Following a national investigation within the English Breast Screening programme a number of women have been identified as not having been invited for a final screen in the three years before their 71st birthday. This issue does not affect the NHS in Scotland and the public should be reassured that there are no problems with the Scottish breast screening programme records or IT systems. As usual, all women should continue to be aware of changes to their breasts and if they have any concerns they should see their GP. The Scottish Government will be working with Public Health England to identify any women affected in England who have subsequently moved to Scotland.
The NHS offers breast screening to reduce the number of women who die from breast cancer. Screening does this by finding breast cancers at an early stage when they are too small to see or feel. Breast cancer is more common in women aged over 50. The Scottish Breast Screening Programme invites women aged between 50 and 70 years old for screening every three years. Women over 70 years old are able to attend through self-referral.
In 2016, the Clinical Standards for Breast Screening (external website) published in 2002 were identified by Healthcare Improvement Scotland for revision.
- 1 in 8 women in Scotland will develop breast cancer.
- Due to improved detection and treatment options, survival has significantly increased over the last 30 years.
- Women are 5 times more likely to survive breast cancer if caught early.
- Breast screening detects tiny cancers, when they are often less advanced and easier to treat.
- Breast screening appointments take place at one of six local screening centres (external website) or at one of the mobile units.
- Out of 100 women who undergo breast screening, 5 will be invited back for further tests, of which 4 will be found not to have breast cancer and 1 will be found to have breast cancer.
Information Services Division's Breast Screening Programme page (external website) has more information on breast screening incidence, mortality and screening trends over time.
Screening and health inequalities
There are inequalities in the risk factors for breast cancer, in the uptake of breast cancer screening and in survival rates.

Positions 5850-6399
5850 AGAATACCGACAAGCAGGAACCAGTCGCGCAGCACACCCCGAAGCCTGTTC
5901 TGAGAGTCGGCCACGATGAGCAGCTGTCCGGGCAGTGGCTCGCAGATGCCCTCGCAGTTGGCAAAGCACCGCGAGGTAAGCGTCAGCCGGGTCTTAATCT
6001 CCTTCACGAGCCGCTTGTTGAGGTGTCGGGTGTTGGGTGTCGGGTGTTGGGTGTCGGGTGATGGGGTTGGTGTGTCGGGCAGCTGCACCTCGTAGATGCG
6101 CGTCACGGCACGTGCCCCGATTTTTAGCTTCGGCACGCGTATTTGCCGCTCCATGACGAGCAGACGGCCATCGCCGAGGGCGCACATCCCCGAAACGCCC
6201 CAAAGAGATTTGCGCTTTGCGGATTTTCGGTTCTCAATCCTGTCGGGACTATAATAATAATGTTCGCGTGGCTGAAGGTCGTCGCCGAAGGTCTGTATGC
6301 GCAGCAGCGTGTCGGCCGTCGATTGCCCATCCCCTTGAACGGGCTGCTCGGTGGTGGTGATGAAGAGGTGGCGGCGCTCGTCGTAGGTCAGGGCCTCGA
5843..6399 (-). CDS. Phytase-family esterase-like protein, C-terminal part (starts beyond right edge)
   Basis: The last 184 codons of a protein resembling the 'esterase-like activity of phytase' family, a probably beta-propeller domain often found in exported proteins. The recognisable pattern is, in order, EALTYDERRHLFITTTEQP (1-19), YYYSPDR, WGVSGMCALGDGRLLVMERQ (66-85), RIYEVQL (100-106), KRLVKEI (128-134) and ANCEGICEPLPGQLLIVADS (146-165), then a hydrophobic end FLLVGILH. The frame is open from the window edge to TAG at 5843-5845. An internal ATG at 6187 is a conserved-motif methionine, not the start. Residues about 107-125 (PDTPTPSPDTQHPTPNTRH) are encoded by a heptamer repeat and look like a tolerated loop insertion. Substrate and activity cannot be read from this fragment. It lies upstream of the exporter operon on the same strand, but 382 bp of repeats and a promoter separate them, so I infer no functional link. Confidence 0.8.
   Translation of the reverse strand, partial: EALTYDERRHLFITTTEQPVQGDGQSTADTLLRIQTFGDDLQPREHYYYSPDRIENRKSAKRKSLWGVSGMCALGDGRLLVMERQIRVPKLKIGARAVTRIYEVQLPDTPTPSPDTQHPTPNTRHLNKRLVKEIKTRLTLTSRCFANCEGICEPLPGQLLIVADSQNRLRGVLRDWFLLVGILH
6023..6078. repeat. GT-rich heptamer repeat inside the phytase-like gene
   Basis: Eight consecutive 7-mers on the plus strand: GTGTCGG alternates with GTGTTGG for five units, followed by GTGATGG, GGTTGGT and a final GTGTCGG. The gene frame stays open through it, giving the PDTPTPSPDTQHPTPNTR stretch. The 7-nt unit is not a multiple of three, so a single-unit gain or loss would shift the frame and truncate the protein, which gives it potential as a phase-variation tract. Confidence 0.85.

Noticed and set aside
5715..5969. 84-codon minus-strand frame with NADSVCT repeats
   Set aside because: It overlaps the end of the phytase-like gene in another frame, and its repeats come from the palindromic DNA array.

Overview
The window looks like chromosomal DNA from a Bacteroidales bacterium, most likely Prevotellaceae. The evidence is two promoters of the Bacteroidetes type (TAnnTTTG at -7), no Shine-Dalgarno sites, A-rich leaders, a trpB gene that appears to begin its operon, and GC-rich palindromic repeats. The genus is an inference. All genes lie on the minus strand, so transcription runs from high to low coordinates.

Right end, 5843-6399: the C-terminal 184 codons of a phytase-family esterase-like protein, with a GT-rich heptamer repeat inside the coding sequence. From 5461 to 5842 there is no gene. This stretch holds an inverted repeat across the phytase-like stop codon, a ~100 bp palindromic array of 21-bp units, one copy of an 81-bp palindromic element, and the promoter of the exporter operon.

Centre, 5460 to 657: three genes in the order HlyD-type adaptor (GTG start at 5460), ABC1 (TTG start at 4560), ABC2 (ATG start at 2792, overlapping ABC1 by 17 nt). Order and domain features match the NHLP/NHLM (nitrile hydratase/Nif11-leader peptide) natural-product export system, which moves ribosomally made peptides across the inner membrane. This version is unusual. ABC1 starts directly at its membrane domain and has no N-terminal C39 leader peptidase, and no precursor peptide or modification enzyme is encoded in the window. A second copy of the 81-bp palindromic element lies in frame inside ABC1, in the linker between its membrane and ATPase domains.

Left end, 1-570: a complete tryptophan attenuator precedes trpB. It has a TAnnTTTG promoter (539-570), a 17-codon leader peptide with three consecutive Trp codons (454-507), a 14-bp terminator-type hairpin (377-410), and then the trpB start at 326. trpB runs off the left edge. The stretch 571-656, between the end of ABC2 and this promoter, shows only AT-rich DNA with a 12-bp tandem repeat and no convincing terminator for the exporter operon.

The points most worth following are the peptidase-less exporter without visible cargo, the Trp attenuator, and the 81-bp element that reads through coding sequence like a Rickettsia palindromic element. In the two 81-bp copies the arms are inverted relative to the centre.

- Lifestyle factors including post-menopausal obesity, alcohol consumption, inactivity and a high-fat diet increase the risk of breast cancer. Each of these factors is socially patterned, with people living in deprived areas more at risk.
- Women from lower socioeconomic groups are less likely to go for breast cancer screening.
- Breast cancer survival rates are worse in women from more deprived areas, in part due to the lower uptake of breast cancer screening.
The 2016 Scottish Cancer Strategy (PDF, 1.71 MB) (external website) 'Beating Cancer: Ambition and Action' sets out a clear commitment to reduce inequalities in cancer screening.
Local and national action
The Scottish Government launched the Detect Cancer Early programme (external website) in 2012. This is a programme of work to improve survival for people with cancer by diagnosing and treating the disease at an early stage. The 'Get Checked Early' Scottish Government website has the programme’s information for the public, including breast cancer and screening (external website). This includes a short video with Elaine C. Smith explaining the breast screening process.
We have developed three breast screening briefing sheets to support health professionals when discussing, and answering, questions that women may have regarding the breast screening programme.
We send women aged between 50 and 70 an information leaflet along with their breast screening appointment letter. The leaflet explains the benefits and risks of breast screening and what to expect at their appointment to help women make an informed choice about whether or not to attend. The leaflet is available in English, Arabic, Latvian, Polish, Traditional Chinese, Urdu and Easy Read format.
NHS inform provides further breast screening information for the public.